One of the world's largest and oldest pharmaceutical companies buys out one of the world's largest agriculture firms, and the stock collapses in freefall. One would think this to be impossible. Should such formidable combination of market power lead to even more power?
Since closing the Monsanto deal in June 2018 until it hit recent lows last May, Bayer AG (OTCQB:BAYRY) had lost as much as 47 billion euros in market cap. The euro back then was at $1.17. It is now at $1.10. That means that from the time of the deal closing to its May lows, Bayer lost nearly the entire dollar value of the Monsanto purchase.
Investors can claim, with some legitimate backing, that what spoiled the Monsanto deal and turned it into such a money pit is the ongoing litigation against Roundup weed killer. There is an element of truth to that, and it certainly exacerbated the situation, but the Roundup issue alone could not have been enough to wipe out the entire value of the deal from the root.
If we look at the raw numbers (page 93) for 2018, we find that the problem is much more endemic than external lawsuits alone. The combined company is mostly just buckling under its own weight. Net sales for 2017, before Monsanto became part of Bayer, were slightly over 35 billion euros. For 2018, sales had risen 13.1% to 39.59 billion euros, as should be expected for a combination of giants. At the same time, cost of goods sold skyrocketed from 11.382 billion euros to 17.01 billion euros, for a rise of over 49%. Not only that, but selling expenses, research and development, and administrative expenses all rose by higher percentages than net sales. The overall result was a collapse in Ebit of 33.7%. Net income fell nearly 80%.
This is all old news, but it reinforces the argument that antitrust law may be superfluous and unnecessary. Recall that Bayer was forced to sell $9 billion worth of assets just to get the deal through. Did that really protect consumers from a feared free market monopoly, or did it just make the deal all the more likely to crash and burn as it has?
Surely, when regulators sought to fight off the feared monopoly boogie man between Monsanto and Bayer, they did not intend to wipe out the entire market cap of the company being acquired. Let us be generous and assume that the Roundup issue accounts for 50% of Monsanto's fall. Had Monsanto continued along on its own, a 50% fall in its own stock price under current circumstances is not that diffcult to imagine. But its market cap certainly would not have gone to zero, as it has in the context of its combination with Bayer. It can also be assumed then that antitrust regulators did not have the goal of wiping out even half of Monsanto's value in putting up barriers to the acquisition in the first place. That happened on its own, without regulators having to interfere at all.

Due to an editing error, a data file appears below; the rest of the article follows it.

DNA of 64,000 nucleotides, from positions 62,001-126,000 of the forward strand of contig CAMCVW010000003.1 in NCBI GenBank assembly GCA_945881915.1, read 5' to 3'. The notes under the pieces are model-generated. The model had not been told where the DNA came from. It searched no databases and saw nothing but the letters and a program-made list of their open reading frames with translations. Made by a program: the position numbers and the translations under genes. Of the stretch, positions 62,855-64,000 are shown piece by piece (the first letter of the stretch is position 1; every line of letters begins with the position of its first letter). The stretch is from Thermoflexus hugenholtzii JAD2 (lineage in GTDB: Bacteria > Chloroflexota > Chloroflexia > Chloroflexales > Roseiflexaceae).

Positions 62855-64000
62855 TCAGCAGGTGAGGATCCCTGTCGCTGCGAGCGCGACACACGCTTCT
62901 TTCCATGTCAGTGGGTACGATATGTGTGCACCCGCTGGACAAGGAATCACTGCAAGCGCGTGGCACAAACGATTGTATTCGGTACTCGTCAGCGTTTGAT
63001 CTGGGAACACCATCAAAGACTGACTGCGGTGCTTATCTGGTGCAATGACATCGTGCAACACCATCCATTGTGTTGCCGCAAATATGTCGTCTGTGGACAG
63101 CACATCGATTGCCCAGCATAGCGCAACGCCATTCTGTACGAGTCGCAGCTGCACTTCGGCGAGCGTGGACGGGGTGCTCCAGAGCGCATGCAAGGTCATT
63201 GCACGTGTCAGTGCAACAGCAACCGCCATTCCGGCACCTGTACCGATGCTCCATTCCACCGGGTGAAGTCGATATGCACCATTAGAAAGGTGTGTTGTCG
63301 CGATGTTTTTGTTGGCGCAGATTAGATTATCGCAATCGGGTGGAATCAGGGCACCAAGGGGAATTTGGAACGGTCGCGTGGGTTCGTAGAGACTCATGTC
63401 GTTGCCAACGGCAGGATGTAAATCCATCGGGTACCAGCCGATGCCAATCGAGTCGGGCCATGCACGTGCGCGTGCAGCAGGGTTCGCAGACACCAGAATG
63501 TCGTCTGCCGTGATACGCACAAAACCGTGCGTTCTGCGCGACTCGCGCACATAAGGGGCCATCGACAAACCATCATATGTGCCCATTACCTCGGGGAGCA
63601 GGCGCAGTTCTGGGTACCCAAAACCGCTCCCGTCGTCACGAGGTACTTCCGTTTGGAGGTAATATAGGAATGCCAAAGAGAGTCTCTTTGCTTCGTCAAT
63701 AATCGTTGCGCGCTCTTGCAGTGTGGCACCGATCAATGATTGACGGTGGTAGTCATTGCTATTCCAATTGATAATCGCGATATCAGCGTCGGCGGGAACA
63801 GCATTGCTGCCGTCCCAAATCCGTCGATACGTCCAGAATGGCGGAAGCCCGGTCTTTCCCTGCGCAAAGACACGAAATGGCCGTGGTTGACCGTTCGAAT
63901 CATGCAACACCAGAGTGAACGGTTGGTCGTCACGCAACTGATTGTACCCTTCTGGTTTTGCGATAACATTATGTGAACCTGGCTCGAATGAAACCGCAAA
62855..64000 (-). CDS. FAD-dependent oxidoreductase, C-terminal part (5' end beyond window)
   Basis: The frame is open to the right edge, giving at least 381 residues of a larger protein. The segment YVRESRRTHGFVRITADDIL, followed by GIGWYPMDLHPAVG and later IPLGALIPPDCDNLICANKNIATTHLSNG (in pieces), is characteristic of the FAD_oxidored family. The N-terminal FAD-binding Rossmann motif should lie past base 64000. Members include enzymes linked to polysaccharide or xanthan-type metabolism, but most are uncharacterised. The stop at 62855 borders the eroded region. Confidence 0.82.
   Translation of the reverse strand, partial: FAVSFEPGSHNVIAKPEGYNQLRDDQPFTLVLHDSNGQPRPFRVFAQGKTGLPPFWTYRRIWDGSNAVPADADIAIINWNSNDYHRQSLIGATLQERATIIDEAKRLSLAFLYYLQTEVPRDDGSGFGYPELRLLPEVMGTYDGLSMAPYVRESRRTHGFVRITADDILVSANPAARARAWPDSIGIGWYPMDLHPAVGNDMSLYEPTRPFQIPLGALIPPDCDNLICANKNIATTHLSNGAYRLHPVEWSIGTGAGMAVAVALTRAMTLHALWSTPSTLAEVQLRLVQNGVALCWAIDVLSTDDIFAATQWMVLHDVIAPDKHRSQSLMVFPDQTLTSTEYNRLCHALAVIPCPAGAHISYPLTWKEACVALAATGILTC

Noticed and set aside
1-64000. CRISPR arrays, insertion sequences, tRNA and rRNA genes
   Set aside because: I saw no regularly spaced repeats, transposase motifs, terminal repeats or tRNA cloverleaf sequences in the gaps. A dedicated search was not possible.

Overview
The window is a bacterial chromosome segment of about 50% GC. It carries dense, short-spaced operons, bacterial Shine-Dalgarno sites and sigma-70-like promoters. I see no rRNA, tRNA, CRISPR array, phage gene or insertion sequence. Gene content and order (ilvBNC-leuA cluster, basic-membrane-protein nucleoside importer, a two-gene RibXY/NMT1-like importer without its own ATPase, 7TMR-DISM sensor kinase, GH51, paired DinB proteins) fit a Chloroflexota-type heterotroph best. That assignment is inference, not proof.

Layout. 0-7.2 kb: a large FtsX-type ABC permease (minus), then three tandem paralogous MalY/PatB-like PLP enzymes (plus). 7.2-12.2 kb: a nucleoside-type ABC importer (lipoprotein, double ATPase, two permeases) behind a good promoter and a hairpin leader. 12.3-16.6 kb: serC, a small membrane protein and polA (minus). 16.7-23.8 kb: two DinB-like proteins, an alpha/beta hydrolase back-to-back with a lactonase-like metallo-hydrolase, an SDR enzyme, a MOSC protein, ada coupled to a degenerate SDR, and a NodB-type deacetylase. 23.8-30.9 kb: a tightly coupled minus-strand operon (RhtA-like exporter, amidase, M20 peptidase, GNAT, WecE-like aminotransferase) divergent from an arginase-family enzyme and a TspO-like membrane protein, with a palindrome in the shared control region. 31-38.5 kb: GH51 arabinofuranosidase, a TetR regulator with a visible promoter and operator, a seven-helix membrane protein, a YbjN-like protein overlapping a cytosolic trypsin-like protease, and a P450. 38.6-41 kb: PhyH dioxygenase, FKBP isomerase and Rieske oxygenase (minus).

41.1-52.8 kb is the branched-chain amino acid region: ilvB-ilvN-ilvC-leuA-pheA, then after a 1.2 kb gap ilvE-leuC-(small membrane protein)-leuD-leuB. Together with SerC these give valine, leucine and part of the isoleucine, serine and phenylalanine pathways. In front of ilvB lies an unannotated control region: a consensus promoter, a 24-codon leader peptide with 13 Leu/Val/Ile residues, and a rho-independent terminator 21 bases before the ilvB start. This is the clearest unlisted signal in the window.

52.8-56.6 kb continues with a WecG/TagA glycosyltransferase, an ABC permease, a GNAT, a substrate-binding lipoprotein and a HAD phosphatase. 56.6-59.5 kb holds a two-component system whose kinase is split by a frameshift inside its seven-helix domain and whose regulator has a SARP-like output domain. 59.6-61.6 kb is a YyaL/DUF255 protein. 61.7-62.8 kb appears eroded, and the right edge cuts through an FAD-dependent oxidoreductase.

The truth is, judgments about what constitutes a trust and what doesn't are essentially market judgments. Regulators speculate what the market would look like in the event of the merger, and then make orders. Speculation though is best left up to the market itself and its players who put up their own money, rather than regulators who are not required to put up any of their own capital when making judgments. In the event that antitrust regulators happen to be wrong about their market prognostications as was certainly the case here, the ones that ultimately suffer are shareholders.
The same thing happened with Teva (NYSE:TEVA) when it acquired Allergan's generics unit back in 2016 for over $40 billion. That case was even worse. Since then, Teva has lost over $47 billion in market cap. Amazingly, despite the collapse, Teva has been under investigation since December for allegedly establishing a cartel and fixing prices for 300 drugs. It is hard to make such claims when a company is on the verge of collapse in what was viewed by antitrust regulators as an attempt to form a monopoly.
The point is, mergers and acquisitions, as well as divestments and spinoffs, are all market decisions made by executives speculating with their own capital. Sometimes they succeed, and sometimes they fail. This is the very nature and fabric of the market economy. Just as executives can be wrong in their decisions, so can antitrust regulators. The latter do not know any more than the former. Arguably they actually know much less. A perceived monopoly threat that could squeeze consumers can just as easily fail and squeeze the shareholders of the company instead.
What the Bayer and Teva cases show is that antitrust regulators may be unnecessary. Instead, the market itself can sort out the winners and losers. Markets in any case are far more brutal when misinterpreted than any antitrust regulator may be. Plus, if mergers actually had any natural tendency to breed monopolies, no company would ever engage in a spinoff or divestment in the first place.
Disclosure: No positions.
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